Following Trump’s firing of FBI Director James Comey, many Senate Democrats are now calling for a special prosecutor to investigate the Trump administration. In recent months, Comey had come under widespread criticism from many Democrats for notifying lawmakers just before the election that the FBI was once again investigating whether Clinton had sent classified information from her private email server while she was secretary of state. Just last week, Clinton said Comey’s actions factored into her loss. Still, on Tuesday, dozens of Democrats spoke out against Comey’s firing, saying they didn’t believe it was over his handling of the investigation into Clinton’s emails. For more, we speak with Pulitzer Prize-winning journalist Glenn Greenwald, co-founder of The Intercept.
NERMEEN SHAIKH: President Trump has set off a political firestorm after firing FBI Director James Comey, just weeks after Comey confirmed the FBI was investigating whether Trump’s campaign collaborated with Russia to sway the 2016 election. On Tuesday, Senator Chuck Schumer reiterated his call for the Department of Justice to appoint a special prosecutor for the probe into the 2016 election, saying failure to do so would rightly make the American public believe there had been a cover-up in Comey’s firing.
SEN. CHUCK SCHUMER: The only way the American people can have faith in this investigation is for it to be led by a fearless, independent special prosecutor. If Deputy Attorney General Rosenstein does not appoint an independent special prosecutor, every American will rightly suspect that the decision to fire Director Comey was part of a cover-up.
NERMEEN SHAIKH: So that’s Democratic Senator Chuck Schumer speaking Tuesday, after news of Comey’s firing came out. Meanwhile, in an interview with CNN’s Anderson Cooper Tuesday night, White House counselor Kellyanne Conway disputed the claim that Trump and his White House are under investigation by the FBI.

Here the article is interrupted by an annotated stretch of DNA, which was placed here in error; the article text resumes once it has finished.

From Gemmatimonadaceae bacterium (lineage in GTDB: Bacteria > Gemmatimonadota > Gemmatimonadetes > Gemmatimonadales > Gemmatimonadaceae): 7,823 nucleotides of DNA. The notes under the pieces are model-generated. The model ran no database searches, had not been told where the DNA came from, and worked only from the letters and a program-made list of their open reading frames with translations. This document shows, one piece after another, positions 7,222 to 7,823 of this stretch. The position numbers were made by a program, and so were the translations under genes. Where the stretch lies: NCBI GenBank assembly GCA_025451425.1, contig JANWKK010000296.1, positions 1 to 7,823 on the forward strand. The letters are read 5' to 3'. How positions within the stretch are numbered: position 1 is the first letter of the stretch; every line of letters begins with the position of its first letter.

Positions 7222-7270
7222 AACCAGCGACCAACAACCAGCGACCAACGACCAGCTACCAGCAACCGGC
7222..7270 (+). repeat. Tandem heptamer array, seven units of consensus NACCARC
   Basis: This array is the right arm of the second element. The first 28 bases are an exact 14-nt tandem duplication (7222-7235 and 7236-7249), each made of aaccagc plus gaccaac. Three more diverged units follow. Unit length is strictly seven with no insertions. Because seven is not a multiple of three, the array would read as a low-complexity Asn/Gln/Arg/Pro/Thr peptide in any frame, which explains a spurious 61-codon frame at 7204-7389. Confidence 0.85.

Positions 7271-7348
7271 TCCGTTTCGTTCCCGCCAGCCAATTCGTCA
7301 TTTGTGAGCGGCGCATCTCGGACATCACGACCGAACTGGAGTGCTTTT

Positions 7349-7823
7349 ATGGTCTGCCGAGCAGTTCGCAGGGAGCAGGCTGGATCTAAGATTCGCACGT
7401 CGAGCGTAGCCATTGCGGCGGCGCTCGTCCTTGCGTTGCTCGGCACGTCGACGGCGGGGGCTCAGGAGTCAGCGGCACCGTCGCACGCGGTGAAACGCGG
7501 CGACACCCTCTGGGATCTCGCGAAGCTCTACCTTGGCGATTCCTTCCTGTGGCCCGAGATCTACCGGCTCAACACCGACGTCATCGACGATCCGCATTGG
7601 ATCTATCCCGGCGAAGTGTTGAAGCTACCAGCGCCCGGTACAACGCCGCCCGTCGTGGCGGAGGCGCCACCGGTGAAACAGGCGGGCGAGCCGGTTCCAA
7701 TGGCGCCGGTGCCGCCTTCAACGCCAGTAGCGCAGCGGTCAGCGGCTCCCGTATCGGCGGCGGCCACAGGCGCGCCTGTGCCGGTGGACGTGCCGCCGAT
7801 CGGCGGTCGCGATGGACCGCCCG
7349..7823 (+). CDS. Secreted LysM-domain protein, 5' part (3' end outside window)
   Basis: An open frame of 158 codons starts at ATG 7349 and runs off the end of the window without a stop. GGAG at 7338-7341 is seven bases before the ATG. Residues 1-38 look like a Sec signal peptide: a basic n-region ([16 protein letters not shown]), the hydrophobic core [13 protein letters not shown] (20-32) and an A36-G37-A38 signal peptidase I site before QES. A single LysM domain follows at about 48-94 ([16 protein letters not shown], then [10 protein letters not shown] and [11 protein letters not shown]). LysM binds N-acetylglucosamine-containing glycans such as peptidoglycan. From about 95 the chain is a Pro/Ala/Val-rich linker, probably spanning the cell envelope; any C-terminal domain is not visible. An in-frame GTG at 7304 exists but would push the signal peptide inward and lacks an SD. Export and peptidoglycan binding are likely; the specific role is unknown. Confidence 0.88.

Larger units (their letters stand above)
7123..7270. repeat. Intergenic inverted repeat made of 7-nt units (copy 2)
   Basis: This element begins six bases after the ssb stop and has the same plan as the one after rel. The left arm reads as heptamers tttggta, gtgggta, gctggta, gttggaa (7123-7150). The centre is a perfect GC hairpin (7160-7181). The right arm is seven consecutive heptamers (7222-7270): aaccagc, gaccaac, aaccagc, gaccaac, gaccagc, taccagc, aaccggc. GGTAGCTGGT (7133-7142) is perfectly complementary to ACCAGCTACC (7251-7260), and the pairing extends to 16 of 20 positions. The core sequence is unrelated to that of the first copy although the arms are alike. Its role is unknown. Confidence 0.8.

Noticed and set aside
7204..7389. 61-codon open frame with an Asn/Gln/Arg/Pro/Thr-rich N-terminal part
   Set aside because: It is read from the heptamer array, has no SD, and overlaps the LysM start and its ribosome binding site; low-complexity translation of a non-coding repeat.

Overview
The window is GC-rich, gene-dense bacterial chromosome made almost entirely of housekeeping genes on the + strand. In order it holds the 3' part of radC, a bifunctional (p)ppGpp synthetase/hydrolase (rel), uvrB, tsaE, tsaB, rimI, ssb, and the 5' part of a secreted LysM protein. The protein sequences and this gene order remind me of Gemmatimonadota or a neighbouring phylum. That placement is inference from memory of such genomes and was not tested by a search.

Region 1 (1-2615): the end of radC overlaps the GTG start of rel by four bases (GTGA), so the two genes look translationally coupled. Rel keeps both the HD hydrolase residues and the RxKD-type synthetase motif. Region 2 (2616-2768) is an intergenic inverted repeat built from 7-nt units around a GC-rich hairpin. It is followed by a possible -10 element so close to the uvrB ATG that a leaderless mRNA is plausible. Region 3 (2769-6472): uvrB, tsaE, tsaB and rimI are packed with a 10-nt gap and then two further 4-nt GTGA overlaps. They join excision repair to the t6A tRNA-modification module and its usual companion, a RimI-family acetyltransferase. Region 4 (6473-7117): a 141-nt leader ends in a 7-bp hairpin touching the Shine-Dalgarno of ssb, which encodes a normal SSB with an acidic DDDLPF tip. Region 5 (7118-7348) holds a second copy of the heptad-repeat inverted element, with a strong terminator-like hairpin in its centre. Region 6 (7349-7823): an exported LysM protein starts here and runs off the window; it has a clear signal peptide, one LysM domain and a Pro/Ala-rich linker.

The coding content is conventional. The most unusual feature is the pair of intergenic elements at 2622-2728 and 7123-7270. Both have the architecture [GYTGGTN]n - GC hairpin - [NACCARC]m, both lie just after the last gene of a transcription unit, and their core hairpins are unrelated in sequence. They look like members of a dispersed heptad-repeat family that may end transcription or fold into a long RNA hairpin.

ANDERSON COOPER: Clearly, this White House is under investigation. The people around the president—the people around the president are under investigation. You would agree with that, yes?
KELLYANNE CONWAY: And those people—no, I don’t. I know that you—that some are obsessed with—
ANDERSON COOPER: You don’t believe—
KELLYANNE CONWAY: —the word "Russia." Russia—
ANDERSON COOPER: James Comey said that there was an ongoing investigation.
KELLYANNE CONWAY: The president is not under investigation. I’m around the president. I’m not under investigation. I can name—
ANDERSON COOPER: Well, there’s—
KELLYANNE CONWAY: —many people in that same situation. But I know everybody wants to say—
ANDERSON COOPER: So you’re saying there is no investigation by the FBI that’s ongoing right now into the people around the president of the United States?
KELLYANNE CONWAY: I’m saying that—well, I don’t know that. But I’m saying that, to the extent that that, any of that is true—
ANDERSON COOPER: Did—